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State-by-State Recruiting: “Average Remaining Talent”

By Mike

Dallas Jackson, Senior Analyst at Rivals recently ran a story explaining where Division 1 talent comes from and it made me think that this data should be taken a step further.

The following table shows the total amount of recruits signed per state, the total number of high school football players per state, the percentage of players signed from that state and finally the Average Remaining Talent (ART).

This last value, ART is a little fuzzy and deserves some explanation. I derived this value by first excluding four outliers: Florida, Louisiana, Georgia and Alabama. They were left out because the percentage of players that make it to the next level in these states is crazy high and skewed the national average.

After elminating the aforementioned states, I next ran this formula for each state:

(total_signed_nationally / total_athletes_nationally) – signed_from_state

This number left me with the average number players under or over recruited, or the ART.

The states with a negative(-) value have been over recruited and the positive numbers had left over talent that was overlooked for whatever reason.

State # Signed Total Players % Signed Avg. Remaining Talent
Florida* 344 38268 0.9 0
Louisiana* 87 14839 0.59 0
Georgia* 170 32088 0.53 0
Alabama* 86 22052 0.39 0
Utah 30 8104 0.37 -12.2
Oklahoma 44 12000 0.37 -17.7
Maryland/D.C. 49 16123 0.3 -13.7
Hawaii 14 4926 0.28 -3.2
Ohio 144 55027 0.26 -23.5
Arkansas 28 11120 0.25 -3.6
California 253 104224 0.24 -24.7
South Carolina 44 18962 0.23 -2.5
Mississippi 52 22306 0.23 -3.1
Delaware 7 3091 0.23 -0.2
North Carolina 79 35214 0.22 -1.9
Pennsylvania 60 26730 0.22 -1.4
Texas 345 161210 0.21 8.1
Virginia 56 25651 0.22 0.2
Arizona 41 19103 0.21 0.8
Nevada 13 6594 0.2 1.4
Tennessee 44 22868 0.19 6.1
New Jersey 45 25872 0.17 11.7
Colorado 22 14825 0.15 10.5
Illinois 73 49543 0.15 35.5
Kansas 20 14302 0.14 11.3
Kentucky 19 13842 0.14 11.3
Michigan 59 43678 0.14 36.7
Indiana 31 23023 0.13 19.4
Washington 24 22422 0.11 25.1
New Mexico 8 7672 0.1 8.8
Oregon 11 13357 0.08 18.3
Missouri 18 23504 0.08 33.5
New York 29 38354 0.08 55.0
Nebraska 8 10667 0.07 15.4
Wisconsin 22 29442 0.07 42.5
North Dakota 2 3018 0.07 4.6
Massachusetts 12 20626 0.06 33.2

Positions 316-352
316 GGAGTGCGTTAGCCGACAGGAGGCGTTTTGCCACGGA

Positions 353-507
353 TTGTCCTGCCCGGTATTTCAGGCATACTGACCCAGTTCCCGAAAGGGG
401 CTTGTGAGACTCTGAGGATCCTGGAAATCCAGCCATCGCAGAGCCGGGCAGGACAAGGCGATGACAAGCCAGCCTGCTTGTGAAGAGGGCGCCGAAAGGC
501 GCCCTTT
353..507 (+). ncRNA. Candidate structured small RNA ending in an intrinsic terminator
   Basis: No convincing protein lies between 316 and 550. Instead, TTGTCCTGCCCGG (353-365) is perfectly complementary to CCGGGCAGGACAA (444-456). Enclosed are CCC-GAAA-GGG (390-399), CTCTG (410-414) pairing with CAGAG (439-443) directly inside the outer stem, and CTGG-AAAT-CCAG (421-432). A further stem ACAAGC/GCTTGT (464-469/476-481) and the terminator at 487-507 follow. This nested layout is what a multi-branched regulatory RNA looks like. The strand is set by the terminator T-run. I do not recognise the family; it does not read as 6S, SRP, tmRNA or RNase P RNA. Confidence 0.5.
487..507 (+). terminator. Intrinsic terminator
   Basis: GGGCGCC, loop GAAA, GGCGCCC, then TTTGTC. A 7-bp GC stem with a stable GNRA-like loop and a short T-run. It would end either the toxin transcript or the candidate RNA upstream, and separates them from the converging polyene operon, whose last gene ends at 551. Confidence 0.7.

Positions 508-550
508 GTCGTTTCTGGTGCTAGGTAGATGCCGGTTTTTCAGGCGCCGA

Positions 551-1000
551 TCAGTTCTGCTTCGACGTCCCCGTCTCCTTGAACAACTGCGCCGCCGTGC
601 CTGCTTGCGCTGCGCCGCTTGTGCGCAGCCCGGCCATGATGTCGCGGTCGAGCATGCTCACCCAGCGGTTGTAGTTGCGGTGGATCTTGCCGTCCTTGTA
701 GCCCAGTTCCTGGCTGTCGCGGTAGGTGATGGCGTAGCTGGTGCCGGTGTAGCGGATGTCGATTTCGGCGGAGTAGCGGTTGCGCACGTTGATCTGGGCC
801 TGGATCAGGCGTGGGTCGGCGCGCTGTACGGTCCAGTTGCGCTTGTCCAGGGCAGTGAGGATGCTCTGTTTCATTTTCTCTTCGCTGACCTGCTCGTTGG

Connecticut 6 10792 0.06 17.6
Idaho 4 7340 0.05 12.1
Alaska 1 2037 0.05 3.5
West Virginia 3 6404 0.05 11.0
Iowa 9 19451 0.05 33.6
Minnesota 11 25433 0.04 44.7
South Dakota 1 3756 0.03 7.2
Maine 1 4024 0.02 7.8
Montana 1 4775 0.02 9.5
New Hampshire 0 3679 0.0 8.1
Rhode Island 0 2901 0.0 6.4
Vermont 0 1385 0.0 3.0
Wyoming 0 2654 0.0 5.8

After pouring through the data, the first thing I found was it’s incredibly hard to get a D1 football offer. Only one out of 500 high school players get that chance—about one player out of every 10 high school teams.

I also found that alarmingly more players from Florida get a D1 scholarship. 344 out of 38,268 players (.0089%) in Florida received scholarship offers or 4 times the national rate. Either Florida is overhyped or there is significantly more talent than the national average.

As far as the states where a coach may be most successful in finding unfound talent, I would start in New York. The ART suggests 55 players may be found there. Could this be due to college bound athletes being interested in other sports on the East coast (soccer, lacrosse, etc.)? Or is the next super star not being offered?

For those of you hating on Dan Enos for attacking the state of Michigan in his recruiting efforts, it is definitely not validated by the data. Not only did a lot of the national talent come from Michigan (2.43%) but there was talent leftover. The ART suggests that 36 unknown players are left in the state.

I expect the 2012 Michigan class to again far exceed the national average and this only bodes well for CMU. Coach Enos and his staff have strong ties to the state and with the recent departures from the program, expect another big and talented class in 2012.



This entry was posted on Wednesday, March 9th, 2011 at 6:12 am and is filed under Dan Enos, Recruiting. You can follow any responses to this entry through the RSS 2.0 feed. You can leave a response, or trackback from your own site.

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3 Responses to “State-by-State Recruiting: “Average Remaining Talent””

  1. Andrew

    Nice work developing the ART metric, Mike. I like it even more since it appears to forecast good classes for CMU. Now someone tell Enos to take a hard look at the Empire State!

  2. Mike

    Nearly the exact same amount of D1 offers came out of Florida(345) and Texas(344) but Texas has over 4 times the total football players as Florida!

    What does this mean?

  3. random

    side note: california has the most players in the nfl
    check it out
    http://slumz.boxden.com/f16/states-produce-most-nfl-players-1425547/

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